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Social Factors Of Juvenile Delinquency

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There are many social factors that can contribute to juvenile delinquency. One that has risen to the forefront has been the role the family plays in delinquency. It has become increasingly obvious that a child's family can have a significant impact on the child's level of deviance (Matherne &Thomas, 2001). In fact, research has shown that children with strong parental ties are less likely than their peers without these ties to become delinquent. However, this is only the beginning. Parents obviously play the largest role in a child's development. Naturally, the more time parents can spend with their children, the more of a positive influence the parents can have. One study has shown that children who lack parental supervision after school hours run a higher risk of engaging in delinquent acts. Above all of these, the best indicator seems to be family type and status (Matherne &Thomas, 2001). Status refers to the makeup of the family. Children that come from single parent home are significantly more likely to become delinquent. It has also been found that communication, cohesiveness, and adaptability within the family can also impact delinquency. These fall under they family type category. Unquestionably, the family can play a huge role either positive or negative on the delinquency of their children.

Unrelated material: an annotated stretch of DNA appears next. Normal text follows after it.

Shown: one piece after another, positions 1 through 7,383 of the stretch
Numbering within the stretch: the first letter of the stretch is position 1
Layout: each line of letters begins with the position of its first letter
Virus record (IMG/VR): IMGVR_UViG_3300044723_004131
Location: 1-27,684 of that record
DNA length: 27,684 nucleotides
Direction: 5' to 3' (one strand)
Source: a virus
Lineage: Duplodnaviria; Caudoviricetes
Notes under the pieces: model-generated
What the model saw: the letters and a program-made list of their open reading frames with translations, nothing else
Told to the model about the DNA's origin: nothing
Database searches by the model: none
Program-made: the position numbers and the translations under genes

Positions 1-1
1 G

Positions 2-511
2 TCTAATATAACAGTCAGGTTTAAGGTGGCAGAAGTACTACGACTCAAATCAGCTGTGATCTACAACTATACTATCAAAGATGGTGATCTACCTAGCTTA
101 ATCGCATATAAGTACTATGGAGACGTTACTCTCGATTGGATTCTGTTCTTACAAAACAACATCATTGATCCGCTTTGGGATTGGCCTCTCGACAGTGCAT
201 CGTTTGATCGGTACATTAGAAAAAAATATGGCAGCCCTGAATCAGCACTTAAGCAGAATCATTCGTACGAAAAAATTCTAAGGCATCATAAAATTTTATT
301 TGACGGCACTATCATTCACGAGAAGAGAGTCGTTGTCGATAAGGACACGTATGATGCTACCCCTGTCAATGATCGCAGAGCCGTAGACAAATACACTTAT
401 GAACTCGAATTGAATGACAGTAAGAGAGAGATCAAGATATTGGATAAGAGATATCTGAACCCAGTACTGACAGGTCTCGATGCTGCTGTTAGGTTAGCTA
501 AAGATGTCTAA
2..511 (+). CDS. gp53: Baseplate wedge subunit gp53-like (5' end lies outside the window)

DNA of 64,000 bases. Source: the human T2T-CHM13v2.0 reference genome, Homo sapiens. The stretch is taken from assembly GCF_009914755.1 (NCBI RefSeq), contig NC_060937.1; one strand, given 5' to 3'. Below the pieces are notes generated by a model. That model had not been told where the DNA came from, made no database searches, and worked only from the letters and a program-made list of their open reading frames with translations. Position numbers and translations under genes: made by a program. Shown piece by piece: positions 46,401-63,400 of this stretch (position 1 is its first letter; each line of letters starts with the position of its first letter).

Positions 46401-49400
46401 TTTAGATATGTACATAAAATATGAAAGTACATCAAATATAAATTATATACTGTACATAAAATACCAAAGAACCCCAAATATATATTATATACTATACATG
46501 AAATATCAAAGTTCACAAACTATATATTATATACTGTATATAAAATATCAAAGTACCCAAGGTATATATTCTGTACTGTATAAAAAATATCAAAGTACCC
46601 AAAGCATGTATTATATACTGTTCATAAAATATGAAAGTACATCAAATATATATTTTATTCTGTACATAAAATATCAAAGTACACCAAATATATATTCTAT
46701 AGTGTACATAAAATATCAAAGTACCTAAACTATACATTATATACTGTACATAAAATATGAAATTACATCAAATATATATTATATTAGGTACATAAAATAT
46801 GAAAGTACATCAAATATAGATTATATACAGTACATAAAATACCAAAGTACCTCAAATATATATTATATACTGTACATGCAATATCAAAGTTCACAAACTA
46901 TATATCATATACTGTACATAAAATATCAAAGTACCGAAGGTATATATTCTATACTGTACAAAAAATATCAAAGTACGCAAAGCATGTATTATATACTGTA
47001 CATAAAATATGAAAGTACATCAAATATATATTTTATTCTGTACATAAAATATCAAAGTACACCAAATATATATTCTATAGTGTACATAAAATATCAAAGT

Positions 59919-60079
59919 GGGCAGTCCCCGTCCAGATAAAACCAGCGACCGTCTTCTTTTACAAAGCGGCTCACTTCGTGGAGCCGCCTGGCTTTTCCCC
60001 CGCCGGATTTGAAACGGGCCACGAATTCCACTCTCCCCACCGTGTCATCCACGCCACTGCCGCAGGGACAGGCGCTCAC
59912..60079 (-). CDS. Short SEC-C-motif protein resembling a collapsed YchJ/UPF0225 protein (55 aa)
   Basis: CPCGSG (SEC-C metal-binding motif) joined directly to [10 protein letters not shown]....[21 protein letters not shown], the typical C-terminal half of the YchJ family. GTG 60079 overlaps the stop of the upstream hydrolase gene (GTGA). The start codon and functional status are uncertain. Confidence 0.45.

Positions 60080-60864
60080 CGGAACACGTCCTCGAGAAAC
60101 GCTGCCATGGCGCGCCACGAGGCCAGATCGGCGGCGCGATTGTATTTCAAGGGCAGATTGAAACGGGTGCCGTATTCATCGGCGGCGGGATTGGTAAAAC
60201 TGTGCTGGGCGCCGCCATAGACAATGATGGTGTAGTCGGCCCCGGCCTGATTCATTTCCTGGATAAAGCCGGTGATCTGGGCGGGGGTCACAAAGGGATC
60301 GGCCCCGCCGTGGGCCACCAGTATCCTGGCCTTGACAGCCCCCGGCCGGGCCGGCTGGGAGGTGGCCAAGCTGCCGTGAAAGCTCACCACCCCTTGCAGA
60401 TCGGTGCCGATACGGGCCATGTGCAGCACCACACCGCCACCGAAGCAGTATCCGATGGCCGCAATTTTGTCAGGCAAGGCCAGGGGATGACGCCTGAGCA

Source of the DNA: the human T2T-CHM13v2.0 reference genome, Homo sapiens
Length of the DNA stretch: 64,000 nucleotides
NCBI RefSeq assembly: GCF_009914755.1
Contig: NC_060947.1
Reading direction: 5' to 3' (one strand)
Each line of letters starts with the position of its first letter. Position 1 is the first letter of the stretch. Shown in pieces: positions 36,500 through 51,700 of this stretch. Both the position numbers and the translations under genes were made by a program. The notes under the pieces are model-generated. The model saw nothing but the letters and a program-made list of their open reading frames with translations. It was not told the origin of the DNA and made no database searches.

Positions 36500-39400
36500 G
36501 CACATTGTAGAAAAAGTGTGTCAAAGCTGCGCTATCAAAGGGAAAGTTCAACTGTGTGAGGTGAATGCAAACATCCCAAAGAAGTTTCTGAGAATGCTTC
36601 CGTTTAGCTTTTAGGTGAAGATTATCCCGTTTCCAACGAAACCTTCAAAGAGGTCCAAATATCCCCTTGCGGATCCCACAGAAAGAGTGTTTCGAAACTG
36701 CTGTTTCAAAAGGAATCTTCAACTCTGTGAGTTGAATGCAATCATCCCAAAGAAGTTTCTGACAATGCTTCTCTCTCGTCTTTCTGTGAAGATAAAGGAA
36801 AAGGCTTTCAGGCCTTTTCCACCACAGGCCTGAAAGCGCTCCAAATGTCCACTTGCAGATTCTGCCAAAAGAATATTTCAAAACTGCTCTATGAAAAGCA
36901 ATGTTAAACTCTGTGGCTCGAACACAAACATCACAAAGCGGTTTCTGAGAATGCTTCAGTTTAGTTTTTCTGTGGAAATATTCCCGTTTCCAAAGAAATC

There are a few strategies that can be adopted to ensure that the family is a positive influence on a child so that their risk of delinquency is reduced. It obviously starts with the family itself. Parents must be willing to engage in all aspects of their children's lives. Parental supervision, effective communication, and simple closeness can all help to reduce a juvenile's chance at becoming delinquent. Parents must work to see that these issues are addressed. Community and law enforcement can also take up the mantel when a parent needs additional help. After school programs for children of working parents, community policing,



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